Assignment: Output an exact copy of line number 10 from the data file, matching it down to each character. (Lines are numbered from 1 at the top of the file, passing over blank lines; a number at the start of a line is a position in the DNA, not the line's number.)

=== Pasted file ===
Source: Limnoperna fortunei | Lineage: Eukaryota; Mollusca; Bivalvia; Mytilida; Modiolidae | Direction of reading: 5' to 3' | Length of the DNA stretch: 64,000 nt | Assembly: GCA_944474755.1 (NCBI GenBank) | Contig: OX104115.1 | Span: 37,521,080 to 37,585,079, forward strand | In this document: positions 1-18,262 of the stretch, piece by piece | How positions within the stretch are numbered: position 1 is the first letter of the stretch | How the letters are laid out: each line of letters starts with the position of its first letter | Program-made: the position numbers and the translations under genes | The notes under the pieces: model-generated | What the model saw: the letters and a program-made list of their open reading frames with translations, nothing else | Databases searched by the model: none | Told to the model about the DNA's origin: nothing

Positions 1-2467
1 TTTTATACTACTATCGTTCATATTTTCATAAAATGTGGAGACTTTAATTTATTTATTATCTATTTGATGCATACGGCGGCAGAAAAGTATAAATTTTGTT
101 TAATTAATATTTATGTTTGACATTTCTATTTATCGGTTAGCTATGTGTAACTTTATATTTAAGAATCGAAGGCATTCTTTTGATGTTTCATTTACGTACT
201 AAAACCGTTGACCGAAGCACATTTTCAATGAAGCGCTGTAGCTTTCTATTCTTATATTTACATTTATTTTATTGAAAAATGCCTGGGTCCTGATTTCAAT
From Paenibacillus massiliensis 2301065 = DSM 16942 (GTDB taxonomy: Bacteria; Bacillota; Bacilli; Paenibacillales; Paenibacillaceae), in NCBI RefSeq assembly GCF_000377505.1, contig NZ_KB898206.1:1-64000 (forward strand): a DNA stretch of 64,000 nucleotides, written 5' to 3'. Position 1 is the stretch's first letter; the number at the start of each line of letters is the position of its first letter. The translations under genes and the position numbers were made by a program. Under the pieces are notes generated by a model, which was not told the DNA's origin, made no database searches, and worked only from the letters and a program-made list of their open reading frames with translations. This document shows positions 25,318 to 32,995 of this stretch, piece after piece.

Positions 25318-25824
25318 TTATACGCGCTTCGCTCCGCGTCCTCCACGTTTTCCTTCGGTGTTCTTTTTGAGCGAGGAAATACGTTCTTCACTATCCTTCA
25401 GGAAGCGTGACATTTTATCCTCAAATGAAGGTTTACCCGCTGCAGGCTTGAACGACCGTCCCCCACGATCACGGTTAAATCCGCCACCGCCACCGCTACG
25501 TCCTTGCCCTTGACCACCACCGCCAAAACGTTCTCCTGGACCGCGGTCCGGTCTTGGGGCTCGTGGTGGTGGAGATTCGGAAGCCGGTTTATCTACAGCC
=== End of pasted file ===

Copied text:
25501 TCCTTGCCCTTGACCACCACCGCCAAAACGTTCTCCTGGACCGCGGTCCGGTCTTGGGGCTCGTGGTGGTGGAGATTCGGAAGCCGGTTTATCTACAGCC